CNN Mission: Peace

NATO intervenes to quell
fires in Sarajevo suburb

March 9, 1996
Web posted at: 7:50 p.m. EST (0050 GMT)

building on fire

SARAJEVO, Bosnia-Herzegovina (CNN) -- NATO went beyond its stated military role Saturday and sent firefighters to douse blazes lit by arsonist gangs in the Sarajevo suburb of Ilidza. The area is to be transferred Tuesday from Bosnian Serb to Muslim-Croat Federation control.

Large numbers of fires burned unattended in Ilidza Saturday, destroying houses, flats, and a bicycle factory and filling the air with dense black smoke.

The Serb fire department shut down several days ago as local authorities abandoned the suburb, which is due to come under federation rule Tuesday under the Dayton peace agreement.

The NATO-led peace Implementation Force (IFOR), under pressure from residents to restore order, finally agreed to summon a fire engine from the federation-held suburb of Hrasnica to deal with the fires.

NATO urges Serbs to stay

Senior NATO and U.N. officials met Saturday with Serbs in the Sarajevo suburb Ilidza to assure them they could safely remain in their homes after the Muslim Croat federation takes control Tuesday.

Thousands of Serbs have already left Ilidza, the fourth of five Sarajevo suburbs to pass to Muslim-Croat control under the Dayton peace accord. Some have been burning the buildings as they flee the suburb and pending Muslim-Croat rule.

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About 100 mostly elderly Serb residents came to a chilly schoolhouse Saturday to discuss safety concerns with the NATO commander of ground forces in Bosnia, British Lt. Gen. Sir Michael Walker, and international police commissioner Peter Fitzgerald.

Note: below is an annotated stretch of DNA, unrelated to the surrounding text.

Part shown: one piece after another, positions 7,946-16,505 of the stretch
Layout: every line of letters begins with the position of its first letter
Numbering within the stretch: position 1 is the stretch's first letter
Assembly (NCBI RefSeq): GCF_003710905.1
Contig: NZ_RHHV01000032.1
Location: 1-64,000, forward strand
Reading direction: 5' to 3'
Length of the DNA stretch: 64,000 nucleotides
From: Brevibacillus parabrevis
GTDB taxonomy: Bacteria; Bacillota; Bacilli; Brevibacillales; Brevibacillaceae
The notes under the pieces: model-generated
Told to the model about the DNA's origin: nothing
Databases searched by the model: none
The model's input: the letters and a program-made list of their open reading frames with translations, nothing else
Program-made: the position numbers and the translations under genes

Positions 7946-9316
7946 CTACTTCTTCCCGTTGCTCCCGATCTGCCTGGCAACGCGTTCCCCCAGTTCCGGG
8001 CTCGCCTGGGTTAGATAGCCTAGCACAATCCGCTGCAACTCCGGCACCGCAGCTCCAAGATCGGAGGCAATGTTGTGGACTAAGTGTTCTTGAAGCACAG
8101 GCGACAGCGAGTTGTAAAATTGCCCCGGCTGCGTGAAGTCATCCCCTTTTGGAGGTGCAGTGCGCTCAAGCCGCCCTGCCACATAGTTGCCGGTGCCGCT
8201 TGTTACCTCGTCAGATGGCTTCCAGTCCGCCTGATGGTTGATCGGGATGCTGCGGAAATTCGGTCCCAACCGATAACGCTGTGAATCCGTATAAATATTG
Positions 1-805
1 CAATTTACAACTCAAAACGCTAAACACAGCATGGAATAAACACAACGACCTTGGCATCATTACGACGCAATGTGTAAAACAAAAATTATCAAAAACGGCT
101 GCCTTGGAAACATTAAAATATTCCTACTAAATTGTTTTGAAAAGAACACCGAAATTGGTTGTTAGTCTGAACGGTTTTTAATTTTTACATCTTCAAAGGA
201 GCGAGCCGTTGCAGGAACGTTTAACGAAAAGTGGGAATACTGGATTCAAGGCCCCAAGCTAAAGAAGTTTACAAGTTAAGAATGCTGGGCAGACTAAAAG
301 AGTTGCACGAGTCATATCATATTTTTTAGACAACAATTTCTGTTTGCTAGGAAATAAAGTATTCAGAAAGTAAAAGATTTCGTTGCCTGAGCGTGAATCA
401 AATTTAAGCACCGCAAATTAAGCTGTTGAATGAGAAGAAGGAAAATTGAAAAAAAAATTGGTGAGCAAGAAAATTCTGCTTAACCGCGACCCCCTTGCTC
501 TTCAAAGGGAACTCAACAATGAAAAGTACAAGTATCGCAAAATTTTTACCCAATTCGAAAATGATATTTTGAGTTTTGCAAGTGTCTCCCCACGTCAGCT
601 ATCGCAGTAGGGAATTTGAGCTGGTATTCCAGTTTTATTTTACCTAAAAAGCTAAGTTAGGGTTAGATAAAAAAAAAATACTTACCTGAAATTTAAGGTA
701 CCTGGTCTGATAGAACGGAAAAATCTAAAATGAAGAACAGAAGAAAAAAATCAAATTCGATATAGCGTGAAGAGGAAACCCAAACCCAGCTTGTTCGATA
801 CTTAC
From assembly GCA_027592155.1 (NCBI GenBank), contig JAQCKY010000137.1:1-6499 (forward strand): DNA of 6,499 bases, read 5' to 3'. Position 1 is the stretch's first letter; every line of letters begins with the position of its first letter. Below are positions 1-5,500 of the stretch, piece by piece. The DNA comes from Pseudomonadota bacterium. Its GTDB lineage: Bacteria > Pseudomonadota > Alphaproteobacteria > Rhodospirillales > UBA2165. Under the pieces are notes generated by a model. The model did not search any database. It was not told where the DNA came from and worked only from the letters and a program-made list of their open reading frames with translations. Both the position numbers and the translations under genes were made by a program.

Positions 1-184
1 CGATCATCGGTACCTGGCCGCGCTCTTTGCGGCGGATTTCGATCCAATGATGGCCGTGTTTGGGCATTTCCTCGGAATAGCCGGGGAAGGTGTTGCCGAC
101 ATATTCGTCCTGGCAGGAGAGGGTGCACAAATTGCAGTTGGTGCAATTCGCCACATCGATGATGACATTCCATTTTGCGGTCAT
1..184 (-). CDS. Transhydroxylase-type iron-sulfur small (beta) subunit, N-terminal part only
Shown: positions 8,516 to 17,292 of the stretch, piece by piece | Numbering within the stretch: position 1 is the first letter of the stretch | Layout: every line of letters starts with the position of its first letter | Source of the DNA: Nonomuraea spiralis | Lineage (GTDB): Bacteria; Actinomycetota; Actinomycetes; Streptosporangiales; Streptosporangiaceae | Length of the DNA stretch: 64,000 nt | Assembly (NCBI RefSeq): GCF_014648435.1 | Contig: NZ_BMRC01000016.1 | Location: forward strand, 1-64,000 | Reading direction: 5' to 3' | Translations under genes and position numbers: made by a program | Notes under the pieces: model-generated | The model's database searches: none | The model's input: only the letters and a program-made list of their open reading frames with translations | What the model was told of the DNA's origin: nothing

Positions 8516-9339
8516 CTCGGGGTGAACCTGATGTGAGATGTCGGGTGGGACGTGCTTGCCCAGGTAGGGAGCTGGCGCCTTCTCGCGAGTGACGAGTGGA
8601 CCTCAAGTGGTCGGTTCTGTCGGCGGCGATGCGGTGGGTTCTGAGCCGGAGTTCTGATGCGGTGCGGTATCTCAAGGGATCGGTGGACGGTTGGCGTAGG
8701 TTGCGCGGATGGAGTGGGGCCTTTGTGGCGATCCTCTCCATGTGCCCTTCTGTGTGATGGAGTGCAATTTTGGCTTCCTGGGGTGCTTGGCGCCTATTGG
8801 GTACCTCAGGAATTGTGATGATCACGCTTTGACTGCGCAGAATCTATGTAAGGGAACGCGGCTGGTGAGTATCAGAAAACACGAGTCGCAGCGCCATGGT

Walker urged the Serbs to stay and find out for themselves that "there is no threat" from their former war enemies.

Some residents complained that the peacekeeping force was refusing to help maintain law and order in Ilidza.

During the meeting, one man shouted at Walker and Fitzgerald that international police had refused to put out a fire in a municipal building.

"We asked for that and the answer was precise, 'We are not going to do that,'" the man said.

Despite assurances from the officials, the message from the meeting was clear: No one could protect them.

"We have caused the guns to fall silent. We have caused the armies to withdraw. There are large numbers of IFOR troops in an around Sarajevo and the suburbs. We cannot guarantee individual safety to every Serb living in Sarajevo," Walker said.



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